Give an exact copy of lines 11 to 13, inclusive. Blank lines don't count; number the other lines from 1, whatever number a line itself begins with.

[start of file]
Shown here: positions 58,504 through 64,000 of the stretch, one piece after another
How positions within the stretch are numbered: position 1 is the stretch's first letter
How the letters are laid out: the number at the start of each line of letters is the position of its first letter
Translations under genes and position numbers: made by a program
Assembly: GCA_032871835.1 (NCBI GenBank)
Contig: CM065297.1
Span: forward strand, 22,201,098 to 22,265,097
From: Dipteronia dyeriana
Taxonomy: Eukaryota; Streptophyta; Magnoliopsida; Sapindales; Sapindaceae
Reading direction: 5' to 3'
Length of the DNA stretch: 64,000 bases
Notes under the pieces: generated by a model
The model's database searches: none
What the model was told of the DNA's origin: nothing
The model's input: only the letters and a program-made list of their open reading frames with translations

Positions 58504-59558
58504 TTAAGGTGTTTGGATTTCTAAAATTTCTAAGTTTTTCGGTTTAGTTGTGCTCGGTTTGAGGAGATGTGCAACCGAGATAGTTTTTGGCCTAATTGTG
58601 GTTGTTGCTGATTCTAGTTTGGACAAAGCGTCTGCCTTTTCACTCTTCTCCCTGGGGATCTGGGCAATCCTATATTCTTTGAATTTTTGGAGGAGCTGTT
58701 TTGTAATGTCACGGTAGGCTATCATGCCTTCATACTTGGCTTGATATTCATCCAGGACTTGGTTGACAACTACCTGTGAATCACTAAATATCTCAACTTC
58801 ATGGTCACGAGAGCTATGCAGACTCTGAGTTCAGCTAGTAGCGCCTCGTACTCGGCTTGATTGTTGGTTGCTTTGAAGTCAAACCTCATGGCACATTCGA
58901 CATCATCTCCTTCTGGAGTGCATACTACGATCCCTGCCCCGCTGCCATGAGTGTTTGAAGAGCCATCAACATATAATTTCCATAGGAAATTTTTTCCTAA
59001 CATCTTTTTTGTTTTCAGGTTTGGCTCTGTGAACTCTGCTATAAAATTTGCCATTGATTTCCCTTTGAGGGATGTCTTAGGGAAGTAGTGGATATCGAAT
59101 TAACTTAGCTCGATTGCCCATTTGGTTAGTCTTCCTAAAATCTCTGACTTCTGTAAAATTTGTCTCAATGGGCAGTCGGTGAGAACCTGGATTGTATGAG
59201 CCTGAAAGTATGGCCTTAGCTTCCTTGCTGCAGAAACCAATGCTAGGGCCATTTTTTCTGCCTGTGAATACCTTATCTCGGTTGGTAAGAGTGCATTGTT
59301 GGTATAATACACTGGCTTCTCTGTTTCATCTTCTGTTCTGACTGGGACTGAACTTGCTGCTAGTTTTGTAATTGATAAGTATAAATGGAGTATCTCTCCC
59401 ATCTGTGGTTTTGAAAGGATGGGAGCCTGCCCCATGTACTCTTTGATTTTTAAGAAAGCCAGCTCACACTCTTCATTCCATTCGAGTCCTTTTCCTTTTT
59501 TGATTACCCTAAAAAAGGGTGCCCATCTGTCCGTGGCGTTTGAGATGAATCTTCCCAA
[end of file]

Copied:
Length of the DNA stretch: 64,000 bases
Notes under the pieces: generated by a model
The model's database searches: none